Yeah I thought Witcher 3 and even Morrowing offered the best form of fast travel. There’s so much re-treading old territory that no fast travel at all would be unbearably tedious, so having it in towns and specific landmarks is almost necessary. But exploring and getting lost in the wilderness for both of those games could be a really intimidating experience, as it should be; it’s hard to build an atmospheric setting in a world when every foreboding forest, desert and swamp has a skyrim-esque ‘instant escape’ button.

  22. BrickedKeyboard says:

    A best of both worlds solution exists. It’s really simple. Time warping.

    In Kerbal Space program, it can take months to years for a spacecraft to reach it’s destination. However, there’s no “fast travel”. Once you’ve been to Duna, you can’t just click on the planet from a fast travel map and your spacecraft is there instantly. You have to build a spacecraft capable of making the trip (much harder than it sounds because there are complex interactions so even if you start with a working spacecraft that you “just” upgrade the engines, it may not work) and do the key steps of the flight.

    But you don’t have to wait for IRL months. You speed up time thousands of times and get there in seconds. It doesn’t cheapen the immensity of it. Seeing the blackness of space around, the sun rotating over your solar panels as in-game days pass, the destination planetary system finally growing from a tiny dot to the planetary bodies that are actually there. It’s amazing. It feels like a real world.

    If Kerbal were written more efficiently and with better algorithms, you’d be able to warp time while under engine thrust and even during the boost phases of launch. Then you would only actually have to run in 1x time when it matters and there is stuff happening – exactly what a game should be like.

    • studenteternal says:

      An interesting point, and it works fairly well in kerbal. Not quite sure that it would map well onto the traditional open world game though. I think that is the sort of role mounts (be they animal or mechanical) are meant to fill, but only rarely feel they work well.

      • TechnicalBen says:

        It kind of already does. These games discussed often continue the day night cycle and continue any mission timers.

        “Fast travel” is often just “skip the blank 2 hour walking bit” if you/we have no time to walk to the destination that play session.

        The let down is, these options do not allow random spawns/interruptions. The examples of games that avoid this mistake is KSP as it’s still simulating (though accelerated and simplified) and DF as it does do the random encounters (during “fast travel” on the map screen).

      • AriochRN says:

        Once in a mission in ArmA3 I accidentally mashed the speed up time key a few times while hunting for the zeroing keys. Suddenly everyone was bombing around like they were in a Benny Hill sketch (minus the ladies of course, it being ArmA3).
        The footsteps alone were chortle inducing.

    • Harlander says:

      I’m absolutely down with a time-compression fast-travel mechanic, even in fantasy games. Fast travel, when you’re not out-and-out quantum teleporting or whatever, is just an abstraction of going somewhere under your own steam, so having your character autopilot through the world to the destination at 10x speed seems fine to me. Do it right, so it looks like a cool time-lapse footage, with clouds sweeping across the sky and shadows whooshing and stuff, and let it be interruptible if you see something interesting off the path.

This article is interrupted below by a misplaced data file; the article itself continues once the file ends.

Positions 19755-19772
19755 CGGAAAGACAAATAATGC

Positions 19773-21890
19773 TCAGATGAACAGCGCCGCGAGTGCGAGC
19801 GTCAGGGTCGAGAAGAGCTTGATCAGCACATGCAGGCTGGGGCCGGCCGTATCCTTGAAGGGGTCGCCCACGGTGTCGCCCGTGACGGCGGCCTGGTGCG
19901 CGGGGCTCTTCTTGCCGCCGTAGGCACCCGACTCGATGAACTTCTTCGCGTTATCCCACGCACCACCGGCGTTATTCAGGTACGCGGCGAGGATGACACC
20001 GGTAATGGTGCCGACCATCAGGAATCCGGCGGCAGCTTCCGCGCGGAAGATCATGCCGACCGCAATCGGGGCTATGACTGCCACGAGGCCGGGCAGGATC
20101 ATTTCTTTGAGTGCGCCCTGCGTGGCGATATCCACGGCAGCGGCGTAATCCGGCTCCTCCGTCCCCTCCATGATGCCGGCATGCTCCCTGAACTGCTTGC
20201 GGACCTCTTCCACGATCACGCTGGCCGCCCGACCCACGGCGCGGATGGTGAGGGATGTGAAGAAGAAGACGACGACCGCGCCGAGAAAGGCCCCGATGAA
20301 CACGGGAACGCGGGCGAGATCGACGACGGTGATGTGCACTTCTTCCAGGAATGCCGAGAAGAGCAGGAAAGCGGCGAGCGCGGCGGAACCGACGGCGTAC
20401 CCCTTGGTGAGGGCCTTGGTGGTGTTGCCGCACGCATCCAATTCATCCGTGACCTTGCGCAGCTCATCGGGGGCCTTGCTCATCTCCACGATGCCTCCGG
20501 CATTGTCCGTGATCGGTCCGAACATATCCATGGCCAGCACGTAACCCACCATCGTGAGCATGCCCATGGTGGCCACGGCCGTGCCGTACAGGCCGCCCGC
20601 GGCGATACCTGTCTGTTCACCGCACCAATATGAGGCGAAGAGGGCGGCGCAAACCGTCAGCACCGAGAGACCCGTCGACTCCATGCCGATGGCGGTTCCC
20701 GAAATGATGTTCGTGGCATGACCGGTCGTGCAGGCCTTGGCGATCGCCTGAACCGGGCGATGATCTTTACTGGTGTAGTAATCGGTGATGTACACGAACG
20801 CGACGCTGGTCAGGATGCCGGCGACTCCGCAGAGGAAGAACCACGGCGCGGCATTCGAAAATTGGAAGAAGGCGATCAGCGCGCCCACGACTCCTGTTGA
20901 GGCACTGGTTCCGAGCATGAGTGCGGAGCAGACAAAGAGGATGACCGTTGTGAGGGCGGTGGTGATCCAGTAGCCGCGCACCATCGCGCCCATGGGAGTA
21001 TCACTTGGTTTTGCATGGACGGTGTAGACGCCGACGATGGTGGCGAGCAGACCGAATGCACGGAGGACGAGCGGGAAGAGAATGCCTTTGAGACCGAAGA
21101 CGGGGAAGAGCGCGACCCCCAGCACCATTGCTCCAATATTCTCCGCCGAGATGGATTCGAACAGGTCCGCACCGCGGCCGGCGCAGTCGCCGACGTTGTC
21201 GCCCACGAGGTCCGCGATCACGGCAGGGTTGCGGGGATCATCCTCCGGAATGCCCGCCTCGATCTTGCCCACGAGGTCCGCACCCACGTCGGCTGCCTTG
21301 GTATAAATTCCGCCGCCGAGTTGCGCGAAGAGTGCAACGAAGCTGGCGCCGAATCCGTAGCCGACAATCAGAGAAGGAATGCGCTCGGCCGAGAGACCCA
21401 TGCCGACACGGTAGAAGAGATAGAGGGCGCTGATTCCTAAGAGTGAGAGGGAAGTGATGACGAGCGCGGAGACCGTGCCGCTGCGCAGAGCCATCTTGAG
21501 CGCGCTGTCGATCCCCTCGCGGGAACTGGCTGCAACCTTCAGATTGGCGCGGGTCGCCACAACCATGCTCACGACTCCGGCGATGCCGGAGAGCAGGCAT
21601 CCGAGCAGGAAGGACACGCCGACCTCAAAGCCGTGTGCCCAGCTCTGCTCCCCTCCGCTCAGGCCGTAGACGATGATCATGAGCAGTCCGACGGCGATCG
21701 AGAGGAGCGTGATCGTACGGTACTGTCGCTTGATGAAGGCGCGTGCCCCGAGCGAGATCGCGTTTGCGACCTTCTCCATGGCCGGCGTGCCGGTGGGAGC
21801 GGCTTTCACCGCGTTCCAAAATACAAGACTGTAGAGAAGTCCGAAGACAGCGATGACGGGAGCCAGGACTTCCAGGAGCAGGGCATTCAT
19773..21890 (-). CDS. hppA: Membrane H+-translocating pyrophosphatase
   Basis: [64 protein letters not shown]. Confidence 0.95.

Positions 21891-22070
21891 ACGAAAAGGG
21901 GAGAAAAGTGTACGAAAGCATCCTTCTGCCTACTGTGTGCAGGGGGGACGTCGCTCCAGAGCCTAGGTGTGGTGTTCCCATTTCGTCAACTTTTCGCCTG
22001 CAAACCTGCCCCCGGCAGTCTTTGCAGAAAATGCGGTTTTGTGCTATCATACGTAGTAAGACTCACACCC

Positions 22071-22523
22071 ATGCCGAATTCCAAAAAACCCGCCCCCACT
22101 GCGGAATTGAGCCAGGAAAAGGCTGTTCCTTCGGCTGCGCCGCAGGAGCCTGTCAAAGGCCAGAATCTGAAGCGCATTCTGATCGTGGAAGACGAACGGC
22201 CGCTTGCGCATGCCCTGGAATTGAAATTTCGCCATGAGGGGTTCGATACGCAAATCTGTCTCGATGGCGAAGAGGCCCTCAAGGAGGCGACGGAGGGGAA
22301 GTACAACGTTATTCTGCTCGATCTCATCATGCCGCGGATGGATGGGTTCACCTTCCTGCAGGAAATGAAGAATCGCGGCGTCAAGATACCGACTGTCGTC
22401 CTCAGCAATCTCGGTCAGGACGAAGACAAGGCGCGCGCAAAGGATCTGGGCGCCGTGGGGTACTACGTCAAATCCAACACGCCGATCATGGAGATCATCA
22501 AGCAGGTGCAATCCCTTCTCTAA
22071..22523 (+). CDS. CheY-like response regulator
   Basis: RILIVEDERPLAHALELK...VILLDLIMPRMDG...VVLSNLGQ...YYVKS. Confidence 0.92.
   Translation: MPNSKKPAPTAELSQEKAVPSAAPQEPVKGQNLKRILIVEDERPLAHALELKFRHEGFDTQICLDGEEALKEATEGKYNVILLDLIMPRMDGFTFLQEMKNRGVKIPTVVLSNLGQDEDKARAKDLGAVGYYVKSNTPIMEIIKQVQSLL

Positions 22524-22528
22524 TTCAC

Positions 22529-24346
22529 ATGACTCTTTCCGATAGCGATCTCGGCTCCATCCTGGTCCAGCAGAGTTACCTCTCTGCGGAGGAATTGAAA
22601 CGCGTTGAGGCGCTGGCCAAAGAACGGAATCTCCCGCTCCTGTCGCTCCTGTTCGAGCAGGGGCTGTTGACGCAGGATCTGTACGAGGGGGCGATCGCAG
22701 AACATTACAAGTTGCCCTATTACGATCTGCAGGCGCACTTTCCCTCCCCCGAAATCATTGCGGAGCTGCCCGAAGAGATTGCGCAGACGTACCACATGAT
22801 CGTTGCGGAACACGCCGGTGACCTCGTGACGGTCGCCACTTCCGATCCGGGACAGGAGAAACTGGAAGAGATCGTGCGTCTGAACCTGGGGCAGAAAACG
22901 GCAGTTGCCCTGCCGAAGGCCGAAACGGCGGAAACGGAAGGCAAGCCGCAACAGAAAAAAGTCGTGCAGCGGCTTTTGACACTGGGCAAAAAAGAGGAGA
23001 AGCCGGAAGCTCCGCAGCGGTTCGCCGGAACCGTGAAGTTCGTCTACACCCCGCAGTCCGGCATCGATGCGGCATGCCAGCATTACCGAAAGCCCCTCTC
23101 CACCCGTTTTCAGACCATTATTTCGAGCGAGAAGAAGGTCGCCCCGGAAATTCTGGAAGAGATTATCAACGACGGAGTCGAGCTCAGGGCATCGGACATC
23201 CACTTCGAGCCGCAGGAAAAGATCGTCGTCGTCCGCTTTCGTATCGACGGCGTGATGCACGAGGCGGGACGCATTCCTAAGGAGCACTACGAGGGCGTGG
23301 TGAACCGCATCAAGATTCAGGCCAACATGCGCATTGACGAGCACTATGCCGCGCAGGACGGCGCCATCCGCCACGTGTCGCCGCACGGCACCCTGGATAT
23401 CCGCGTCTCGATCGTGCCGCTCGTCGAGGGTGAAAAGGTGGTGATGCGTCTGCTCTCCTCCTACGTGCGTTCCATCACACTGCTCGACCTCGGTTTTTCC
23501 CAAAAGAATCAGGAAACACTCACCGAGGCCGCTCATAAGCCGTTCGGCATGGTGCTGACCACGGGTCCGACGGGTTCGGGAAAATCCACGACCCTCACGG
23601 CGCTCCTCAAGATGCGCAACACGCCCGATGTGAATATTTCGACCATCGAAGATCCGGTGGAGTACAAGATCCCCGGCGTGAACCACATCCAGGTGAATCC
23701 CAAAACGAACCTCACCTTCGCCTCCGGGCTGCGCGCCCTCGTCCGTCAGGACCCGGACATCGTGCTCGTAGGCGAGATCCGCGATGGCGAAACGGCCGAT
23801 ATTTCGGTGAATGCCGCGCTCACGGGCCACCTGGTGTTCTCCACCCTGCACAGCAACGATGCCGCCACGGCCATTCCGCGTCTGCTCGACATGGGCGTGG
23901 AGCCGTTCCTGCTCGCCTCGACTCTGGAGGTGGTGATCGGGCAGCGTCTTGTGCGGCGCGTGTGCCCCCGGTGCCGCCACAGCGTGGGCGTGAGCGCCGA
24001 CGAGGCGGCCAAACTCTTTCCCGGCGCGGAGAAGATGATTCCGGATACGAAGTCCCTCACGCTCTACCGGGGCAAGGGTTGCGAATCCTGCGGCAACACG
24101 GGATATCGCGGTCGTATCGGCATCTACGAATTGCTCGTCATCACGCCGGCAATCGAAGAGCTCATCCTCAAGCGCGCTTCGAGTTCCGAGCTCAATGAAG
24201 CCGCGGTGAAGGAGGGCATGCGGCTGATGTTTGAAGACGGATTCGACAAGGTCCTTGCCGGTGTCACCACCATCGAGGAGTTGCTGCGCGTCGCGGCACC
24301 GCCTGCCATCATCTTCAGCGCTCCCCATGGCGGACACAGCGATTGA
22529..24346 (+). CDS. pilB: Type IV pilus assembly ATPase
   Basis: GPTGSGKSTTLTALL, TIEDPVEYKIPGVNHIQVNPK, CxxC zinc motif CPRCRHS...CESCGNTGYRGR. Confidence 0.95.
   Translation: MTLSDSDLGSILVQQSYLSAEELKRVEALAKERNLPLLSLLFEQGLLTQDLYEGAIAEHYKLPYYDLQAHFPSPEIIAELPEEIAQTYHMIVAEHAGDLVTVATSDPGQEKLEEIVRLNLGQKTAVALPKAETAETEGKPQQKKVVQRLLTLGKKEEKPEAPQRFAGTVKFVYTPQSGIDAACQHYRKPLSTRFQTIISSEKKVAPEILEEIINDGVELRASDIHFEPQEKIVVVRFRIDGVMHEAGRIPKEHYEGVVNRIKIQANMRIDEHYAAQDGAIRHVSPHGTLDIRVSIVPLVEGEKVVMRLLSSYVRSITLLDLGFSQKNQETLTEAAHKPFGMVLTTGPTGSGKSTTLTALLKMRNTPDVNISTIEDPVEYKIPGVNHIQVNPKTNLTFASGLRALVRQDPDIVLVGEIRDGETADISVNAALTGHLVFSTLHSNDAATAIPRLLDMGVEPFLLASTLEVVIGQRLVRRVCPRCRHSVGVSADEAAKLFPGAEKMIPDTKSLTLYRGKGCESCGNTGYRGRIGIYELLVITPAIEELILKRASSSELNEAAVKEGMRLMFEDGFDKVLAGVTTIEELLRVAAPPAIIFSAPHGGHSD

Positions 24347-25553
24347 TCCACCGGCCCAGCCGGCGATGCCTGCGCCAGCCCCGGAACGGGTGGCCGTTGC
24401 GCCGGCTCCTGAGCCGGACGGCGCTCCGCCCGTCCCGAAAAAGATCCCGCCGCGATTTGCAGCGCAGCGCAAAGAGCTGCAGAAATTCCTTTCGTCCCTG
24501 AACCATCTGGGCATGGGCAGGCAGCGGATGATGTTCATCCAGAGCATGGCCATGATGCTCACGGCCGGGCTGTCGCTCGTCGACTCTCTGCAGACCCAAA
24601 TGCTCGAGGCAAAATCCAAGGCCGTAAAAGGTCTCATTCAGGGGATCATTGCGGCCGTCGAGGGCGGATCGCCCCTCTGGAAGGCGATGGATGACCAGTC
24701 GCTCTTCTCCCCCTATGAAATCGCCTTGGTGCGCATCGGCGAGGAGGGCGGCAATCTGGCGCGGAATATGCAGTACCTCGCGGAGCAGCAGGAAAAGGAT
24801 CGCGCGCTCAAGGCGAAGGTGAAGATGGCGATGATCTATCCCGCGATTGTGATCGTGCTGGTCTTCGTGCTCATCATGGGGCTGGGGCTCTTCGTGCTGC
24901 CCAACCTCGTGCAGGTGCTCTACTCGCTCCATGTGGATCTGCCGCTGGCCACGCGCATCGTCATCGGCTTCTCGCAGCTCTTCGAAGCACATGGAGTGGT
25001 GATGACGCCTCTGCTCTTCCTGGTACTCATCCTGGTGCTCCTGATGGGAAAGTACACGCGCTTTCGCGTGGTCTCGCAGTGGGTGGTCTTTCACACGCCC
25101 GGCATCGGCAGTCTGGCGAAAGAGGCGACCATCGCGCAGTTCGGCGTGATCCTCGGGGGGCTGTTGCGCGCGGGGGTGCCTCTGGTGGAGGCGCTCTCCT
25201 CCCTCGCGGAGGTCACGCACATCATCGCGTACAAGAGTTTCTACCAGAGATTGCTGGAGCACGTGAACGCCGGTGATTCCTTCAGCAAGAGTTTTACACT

The important thing would be to have the world carry on in the background, so the time it takes to travel matters. Much like the fast travel in Daggerfall, as I recall, actually.

      I’d stick with the idea that you can only FT to places you’ve visited in normal time, though.

  23. Chaoslord AJ says:

    I guess in a game without fast travel travelling should be dangerous (like in Skyrim Frostfall, Labyrinthian was esp. a problem) and feature interesting landscapes and random encounters. But I usually spam fast travel a lot in games I confess.
    Back in Morrowind there was only mage teleport and recall spell (set to Creeper) also silt striders and boats but they didn’t link dungeons or wilderness. Travelling was tiresome and quest directions were like south to the second river. then east and the second crossroad left, no quest arrows pointing to the target. Also ash storms and darkess. Pre second add-on the journal was a mess and I got lost all the time… glorious times. Last elder scroll where you could kill any NPC.

  24. JamesTheNumberless says:

    Wow great timing, I started my own survival playthrough of Skyrim last week. And I completely agree, great article. I have similar feelings about auto mapping features too. The survival aspect of RPGs is one of those things that fell by the wayside since the early 90s. Obviously there are a lot of games in which removing the fast travel or the automap would just lead to frustration – a game has to be designed with travel and survival in mind for travel sections to be enjoyable. But without survival mechanics, the exploration and adventure side of RPGs suffers as locations become little more than nicely rendered backdrops to combat sequences. Bethesda already toy with travel and exploration as risk/reward systems in the way they design their maps to be discovered piece by piece. I’d love to see what they’d do with their own survival mechanics but worry that we’ll never see it because with every iteration the common denominator they seem to have to cater for gets lower and lower.

  25. studenteternal says: